About the New York Center for Birth Defects Research and Prevention

The New York State Department of Health operates the second largest statewide, population-based birth defects registry in the nation. The New York Center for Birth Defects Research and Prevention has participated in CDC-funded research on birth defects since 1997. For BD-STEPS, the New York Center focuses on women and infants residing in 14 counties in Southern and Western NY.

The New York Center has expertise in studying medication use in pregnancy as well as examining exposures in the workplace and the environment that might lead to birth defects. We have established collaborations with the Wadsworth Center, the research-intensive public health laboratory of the New York State Department of Health to use newborn screening blood spots for research on genetic and environmental risk factors for birth defects.


Principal Investigator Dr. Marilyn Browne, PhD

Marilyn Browne is a Research Scientist at the New York State Department of Health and an Associate Professor in the Department of Epidemiology at the University at Albany’s School of Public Health. Her focus is gaps in knowledge about the risks and benefits of different treatments for chronic maternal conditions.

"Women should always discuss changes in medication use with their physicians, preferably before pregnancy. Untreated disease during pregnancy may present risks to both mom and baby compared to well-controlled disease."
— Dr. Marilyn Browne


Co-Principal Investigator Ms. Sarah Fisher, MPH

Sarah Fisher is a Research Scientist at the New York State Department of Health. Ms. Fisher works closely with Dr. Browne and Ms. Howley to coordinate the day-to-day activities of the New York BD-STEPS site, including developing communication materials, working local field staff, and ensuring good data quality. Ms. Fisher’s research interests include the relationships between chronic maternal conditions, such as hypertension, the medications used during pregnancy to treat those conditions, and risk of birth defects.


Co-Principal Investigator Ms. Meredith Howley, MS

Meredith Howley is a Research Scientist at the New York State Department of Health. Alongside Dr. Browne and Ms. Fisher, Ms. Howley works to coordinate the activities of the New York BD-STEPS site. In particular, she works with team members responsible for project coordination and tracking potential participants. Ms. Howley’s research focuses on birth defect causes related to maternal disease (including autoimmune disease and thyroid disease) and medication use during pregnancy.


Notable Research Findings:

The following are selected examples of important research publications led by the NY Center. 

Fisher SC, Van Zutphen AR, Werler MM, Lin AE, Romitti PA, Druschel CM, Browne ML and the National Birth Defects Prevention Study. Maternal antihypertensive medication use and congenital heart defects: Updated results from the National Birth Defects Prevention Study. Hypertension. 2017 May;69(5):798-805. doi: 10.1161/HYPERTENSIONAHA.116.08773. Epub 2017 Apr 3.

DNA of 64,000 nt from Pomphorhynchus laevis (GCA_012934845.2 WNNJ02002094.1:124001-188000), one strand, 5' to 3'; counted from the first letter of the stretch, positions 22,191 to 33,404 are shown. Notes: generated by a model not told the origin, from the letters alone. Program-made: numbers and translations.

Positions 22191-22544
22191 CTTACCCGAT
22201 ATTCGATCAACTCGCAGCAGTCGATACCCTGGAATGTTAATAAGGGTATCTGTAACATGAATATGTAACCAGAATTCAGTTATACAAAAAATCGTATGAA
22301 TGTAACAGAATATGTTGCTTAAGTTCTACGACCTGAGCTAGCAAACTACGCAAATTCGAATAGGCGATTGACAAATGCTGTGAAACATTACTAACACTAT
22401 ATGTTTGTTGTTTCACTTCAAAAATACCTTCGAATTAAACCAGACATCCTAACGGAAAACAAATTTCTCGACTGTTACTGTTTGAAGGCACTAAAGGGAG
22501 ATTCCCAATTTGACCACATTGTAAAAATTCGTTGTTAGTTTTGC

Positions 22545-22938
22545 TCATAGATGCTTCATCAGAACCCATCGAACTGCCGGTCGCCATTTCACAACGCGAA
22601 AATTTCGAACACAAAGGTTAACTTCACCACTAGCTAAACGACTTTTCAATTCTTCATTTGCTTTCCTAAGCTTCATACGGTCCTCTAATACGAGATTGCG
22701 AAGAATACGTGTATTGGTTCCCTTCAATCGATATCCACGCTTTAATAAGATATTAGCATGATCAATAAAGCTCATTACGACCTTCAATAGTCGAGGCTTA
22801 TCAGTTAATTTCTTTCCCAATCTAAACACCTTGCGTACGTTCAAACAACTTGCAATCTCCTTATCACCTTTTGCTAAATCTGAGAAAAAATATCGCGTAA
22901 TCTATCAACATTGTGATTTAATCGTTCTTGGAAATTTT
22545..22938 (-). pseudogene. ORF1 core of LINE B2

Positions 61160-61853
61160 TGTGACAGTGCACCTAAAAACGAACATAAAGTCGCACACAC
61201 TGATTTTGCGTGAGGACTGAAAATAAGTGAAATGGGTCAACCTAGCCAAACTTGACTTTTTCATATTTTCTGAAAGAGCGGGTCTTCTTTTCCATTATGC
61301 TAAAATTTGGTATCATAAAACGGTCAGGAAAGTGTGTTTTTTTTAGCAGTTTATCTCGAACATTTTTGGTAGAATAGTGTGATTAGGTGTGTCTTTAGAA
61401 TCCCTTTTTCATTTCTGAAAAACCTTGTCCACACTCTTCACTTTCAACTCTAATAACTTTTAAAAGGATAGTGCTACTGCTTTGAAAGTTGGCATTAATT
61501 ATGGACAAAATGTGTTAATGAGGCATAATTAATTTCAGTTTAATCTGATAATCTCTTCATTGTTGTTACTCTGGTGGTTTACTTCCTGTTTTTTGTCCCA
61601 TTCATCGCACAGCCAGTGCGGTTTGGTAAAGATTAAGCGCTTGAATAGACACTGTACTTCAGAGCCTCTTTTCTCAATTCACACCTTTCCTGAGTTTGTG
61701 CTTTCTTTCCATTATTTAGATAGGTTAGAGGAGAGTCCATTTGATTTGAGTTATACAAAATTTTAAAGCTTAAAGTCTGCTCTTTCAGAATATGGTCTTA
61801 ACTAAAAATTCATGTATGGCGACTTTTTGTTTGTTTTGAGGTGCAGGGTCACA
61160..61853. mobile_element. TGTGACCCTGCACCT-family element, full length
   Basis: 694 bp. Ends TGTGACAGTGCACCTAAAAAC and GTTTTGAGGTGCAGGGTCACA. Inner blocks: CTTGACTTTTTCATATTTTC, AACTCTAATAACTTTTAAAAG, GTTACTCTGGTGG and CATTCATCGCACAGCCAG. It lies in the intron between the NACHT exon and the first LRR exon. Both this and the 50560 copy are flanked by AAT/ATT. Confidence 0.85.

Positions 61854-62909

Howley MM, Browne ML, Van Zutphen AR, Richardson SD, Blossom SJ, Broussard CS, Carmichael SL, Druschel CM; National Birth Defects Prevention Study. Maternal autoimmune disease and birth defects in the National Birth Defects Prevention Study. Birth Defects Res A Clin Mol Teratol. 2016 Nov;106(11):950-962.

Howley MM, Carter TC, Browne ML, Romitti PA, Cunniff CM, Druschel CM; National Birth Defects Prevention Study. Fluconazole use and birth defects in the National Birth Defects Prevention Study. Am J Obstet Gynecol. 2016 May;214(5):657.e1-9.

Van Zutphen AR, Bell EM, Browne ML, Lin S, Lin AE, Druschel CM; National Birth Defects Prevention Study. Maternal asthma medication use during pregnancy and risk of congenital heart defects. Birth Defects Res A Clin Mol Teratol. 2015 Nov;103(11):951-61.

Michalski AM, Richardson SD, Browne ML, Carmichael S, Canfield M, VanZutphen AR, Anderka M, Olney R, Marshall E, Druschel CM. Sex ratios among infants with birth defects, National Birth Defects Prevention Study, 1997-2009. Am J Med Genet A. 2015 May;167A(5):1071-81.

Browne ML, Van Zutphen AR, Botto LD, Louik C, Richardson S, Druschel CM. Maternal butalbital use and selected defects in the national birth defects prevention study. Headache. 2014 Jan;54(1):54-66.

Lin S, Herdt-Losavio ML, Chapman BR, Munsie JP, Olshan AF, Druschel CM; National Birth Defects Prevention Study. Maternal occupation and the risk of major birth defects: a follow-up analysis from the National Birth Defects Prevention Study. Int J Hyg Environ Health. 2013 Jun;216(3):317-23.

Browne ML, Hoyt AT, Feldkamp ML, Rasmussen SA, Marshall EG, Druschel CM, Romitti PA. Maternal caffeine intake and risk of selected birth defects in the National Birth Defects Prevention Study. Birth Defects Res A Clin Mol Teratol. 2011 Feb; 91(2):93-101.

 

Contact Information:

Principal Investigator:

Marilyn Browne, PhD 

Congenital Malformations Registry

New York State Department of Health

 

Phone: (888) 296-8192  

NY@bdsteps.org